Conflict & Justice

Habib Zahori was scared to seek asylum in the US. So he pushed a rickety bicycle through snow to get to Canada.

This story is a part of

Seeking Security

This story is a part of

Seeking Security

Habibforweb.jpeg

Afghan journalist Habib Zahori made a cold trek across the US-Canada border on foot and on bicycle. "I remember thinking, wishing, 'Oh God, please, please send someone to arrest me!’ " 

Credit:

Courtesy of Habib Zahori

Habib Zahori was deep in the forest, his face and fingers going numb. He was lost, freezing and growing desperate by the hour.

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Like hundreds of refugees, Zahori was risking his life to sneak into Canada.

But Zahori was not fleeing some war-torn country. He was running away from the US.

Zahori worked as a journalist back in Kabul, Afghanistan, and his reporting on the war made him a target. In 2014, he came to the US for graduate school. And as he was preparing to go back home at the end of December 2015, he received a phone call from his mom. She said he was getting death threats and his life would be in danger if he returned.

At the time, the US was heading into a presidential election year, with Donald Trump as the leading Republican candidate. Zahori says a surge in anti-Muslim rhetoric in the US scared him. He was worried about what would happen if he tried to stay in the US — so he decided to flee to Canada.

He bought a small, beat-up bicycle, and a friend drove him to the border town of Houlton, Maine.

When they got to an unmanned area, Habib said goodbye and started pedaling toward the forest.

This is a first-hand account of his journey:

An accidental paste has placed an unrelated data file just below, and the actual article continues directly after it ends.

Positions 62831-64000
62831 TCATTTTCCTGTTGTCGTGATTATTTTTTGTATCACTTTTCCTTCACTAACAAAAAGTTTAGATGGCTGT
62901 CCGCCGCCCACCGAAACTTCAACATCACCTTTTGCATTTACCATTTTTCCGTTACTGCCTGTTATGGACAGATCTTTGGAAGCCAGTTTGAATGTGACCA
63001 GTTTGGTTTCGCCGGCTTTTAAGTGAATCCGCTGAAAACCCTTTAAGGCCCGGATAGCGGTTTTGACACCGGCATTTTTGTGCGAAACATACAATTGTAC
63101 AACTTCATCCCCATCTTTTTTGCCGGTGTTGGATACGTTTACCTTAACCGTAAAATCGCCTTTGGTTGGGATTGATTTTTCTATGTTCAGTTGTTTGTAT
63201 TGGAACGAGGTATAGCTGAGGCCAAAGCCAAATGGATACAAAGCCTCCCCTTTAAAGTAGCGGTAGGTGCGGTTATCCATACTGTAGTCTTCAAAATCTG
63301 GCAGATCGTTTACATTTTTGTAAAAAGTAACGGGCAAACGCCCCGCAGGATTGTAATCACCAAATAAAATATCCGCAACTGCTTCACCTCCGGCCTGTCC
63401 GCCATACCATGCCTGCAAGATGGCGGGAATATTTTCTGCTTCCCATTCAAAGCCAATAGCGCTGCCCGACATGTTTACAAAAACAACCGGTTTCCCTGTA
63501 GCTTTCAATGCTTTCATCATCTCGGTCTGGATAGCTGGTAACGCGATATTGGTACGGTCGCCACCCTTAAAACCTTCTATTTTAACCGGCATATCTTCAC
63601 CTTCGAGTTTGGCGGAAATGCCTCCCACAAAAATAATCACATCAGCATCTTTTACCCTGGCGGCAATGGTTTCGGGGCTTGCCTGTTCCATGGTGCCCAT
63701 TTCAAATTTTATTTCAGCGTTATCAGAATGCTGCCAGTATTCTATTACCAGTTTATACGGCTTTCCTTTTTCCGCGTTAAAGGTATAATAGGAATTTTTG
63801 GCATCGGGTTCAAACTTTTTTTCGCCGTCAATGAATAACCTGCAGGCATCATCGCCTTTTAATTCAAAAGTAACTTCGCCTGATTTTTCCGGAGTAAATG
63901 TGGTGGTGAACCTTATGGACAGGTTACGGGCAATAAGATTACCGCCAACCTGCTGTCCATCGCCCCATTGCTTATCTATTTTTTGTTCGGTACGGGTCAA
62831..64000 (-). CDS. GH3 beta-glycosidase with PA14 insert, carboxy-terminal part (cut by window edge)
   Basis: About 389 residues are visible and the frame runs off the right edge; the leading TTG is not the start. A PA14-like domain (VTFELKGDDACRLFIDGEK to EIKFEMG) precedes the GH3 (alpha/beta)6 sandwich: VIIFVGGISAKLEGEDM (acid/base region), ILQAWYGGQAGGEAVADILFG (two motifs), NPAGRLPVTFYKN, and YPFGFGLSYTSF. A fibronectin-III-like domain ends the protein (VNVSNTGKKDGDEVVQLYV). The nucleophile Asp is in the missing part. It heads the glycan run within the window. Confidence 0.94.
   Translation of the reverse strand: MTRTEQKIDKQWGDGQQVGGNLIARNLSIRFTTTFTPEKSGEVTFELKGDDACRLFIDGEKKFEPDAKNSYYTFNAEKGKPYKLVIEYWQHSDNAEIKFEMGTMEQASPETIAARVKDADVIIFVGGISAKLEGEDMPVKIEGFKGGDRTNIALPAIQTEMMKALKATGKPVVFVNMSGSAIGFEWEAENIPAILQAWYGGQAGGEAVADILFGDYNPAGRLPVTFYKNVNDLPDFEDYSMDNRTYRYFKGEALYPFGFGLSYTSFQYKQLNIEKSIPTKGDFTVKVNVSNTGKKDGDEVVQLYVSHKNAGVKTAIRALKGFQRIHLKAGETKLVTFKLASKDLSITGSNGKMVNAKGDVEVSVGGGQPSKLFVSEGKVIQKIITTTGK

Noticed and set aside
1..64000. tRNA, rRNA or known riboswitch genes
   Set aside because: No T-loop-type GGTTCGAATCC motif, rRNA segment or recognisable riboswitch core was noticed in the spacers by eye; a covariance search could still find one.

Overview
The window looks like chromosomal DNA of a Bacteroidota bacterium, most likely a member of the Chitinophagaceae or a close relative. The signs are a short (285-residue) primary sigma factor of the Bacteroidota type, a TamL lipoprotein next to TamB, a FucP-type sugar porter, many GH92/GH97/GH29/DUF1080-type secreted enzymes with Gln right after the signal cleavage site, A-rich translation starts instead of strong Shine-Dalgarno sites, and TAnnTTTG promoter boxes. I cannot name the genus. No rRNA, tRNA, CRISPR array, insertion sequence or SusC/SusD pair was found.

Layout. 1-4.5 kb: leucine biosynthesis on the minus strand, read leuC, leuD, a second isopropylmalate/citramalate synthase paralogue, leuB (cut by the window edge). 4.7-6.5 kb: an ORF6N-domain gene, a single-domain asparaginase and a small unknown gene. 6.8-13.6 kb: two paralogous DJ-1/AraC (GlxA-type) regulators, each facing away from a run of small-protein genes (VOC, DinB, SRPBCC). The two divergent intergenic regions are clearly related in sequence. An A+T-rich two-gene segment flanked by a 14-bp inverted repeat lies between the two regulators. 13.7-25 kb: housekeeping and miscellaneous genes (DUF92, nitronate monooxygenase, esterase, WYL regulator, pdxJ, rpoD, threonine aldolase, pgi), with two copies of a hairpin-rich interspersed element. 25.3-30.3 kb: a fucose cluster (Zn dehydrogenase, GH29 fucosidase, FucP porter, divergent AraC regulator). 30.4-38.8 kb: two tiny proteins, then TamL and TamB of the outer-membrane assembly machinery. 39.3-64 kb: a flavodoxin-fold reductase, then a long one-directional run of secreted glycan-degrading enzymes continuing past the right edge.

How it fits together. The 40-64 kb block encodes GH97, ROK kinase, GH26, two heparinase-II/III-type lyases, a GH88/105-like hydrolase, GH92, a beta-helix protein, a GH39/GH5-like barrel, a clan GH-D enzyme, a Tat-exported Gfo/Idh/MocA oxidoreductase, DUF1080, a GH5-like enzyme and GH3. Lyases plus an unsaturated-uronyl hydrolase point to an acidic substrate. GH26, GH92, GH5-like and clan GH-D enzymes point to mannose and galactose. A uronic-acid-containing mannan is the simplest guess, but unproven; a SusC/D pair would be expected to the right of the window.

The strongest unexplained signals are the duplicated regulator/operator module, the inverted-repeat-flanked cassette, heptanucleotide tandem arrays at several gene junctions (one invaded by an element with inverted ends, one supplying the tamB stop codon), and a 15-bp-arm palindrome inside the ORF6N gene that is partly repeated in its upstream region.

“When I reached those woods, I got off my bike and I started walking into the woods.

And there were these piles and piles of snow everywhere. I’d never seen that much snow, that high.

I think I was the only living thing walking there, with my bicycle… like, pushing my bicycle.

And I couldn't see anything.

And I took out my GPS. My GPS stopped working. And my phone stopped working. I couldn't use anything. I didn’t know where I was.

The other thing was that I’d read this book when I was still in Afghanistan: "Into the Wild." 

[It’s] the story of this American, a young American guy, who just decided to go to Alaska, away from "civilization." And he ultimately died there. That book made me scared of snow, of trees.

And as I was biking, images from this book [just kept] coming to me.

And I was miserable. I was feeling miserable.

[At one point], I was deep in my thoughts and I suddenly heard dogs barking: Five, six dogs just started chasing me. I don’t think they ever saw a guy on a bicycle before.

But the good thing was that I was on the steep point of the road and I let the bicycle take me as fast as it could. And that was the only way that I managed to survive that dog chase.

And I remember thinking, wishing, ‘oh God, please, please send someone to arrest me!’ You know, I was ready to be even deported or go to jail. I just wanted that misery to end.

[That’s when] I heard the siren. And then I saw the police car.

I immediately stopped, just got off my bicycle and I raised my hands. And they arrested me.

And they put me in the back of their car.

I remember thinking that I was thirsty. I was so thirsty. My mouth was like a dry wood. And I couldn’t swallow even.

This one police officer opened a bottle of water and he held the bottle of water to my mouth and I drank from it.

I felt so relieved. I felt so so relieved that finally I was somewhere warm and that I was safe.

When my friends hear my story, they ask me why did I do it? And they ask me if I would do it again if I have to.

And I tell them, ‘Hell no! I will never do that again.’

That was one of the worst days of my life. And I'm someone who grew up during a civil war. Then the Taliban. Then the Americans. And I've seen so much. But I've never felt as miserable as that day.

But I was so desperate.”

Habib Zahori is now living in Ottawa. He has been granted asylum in Canada.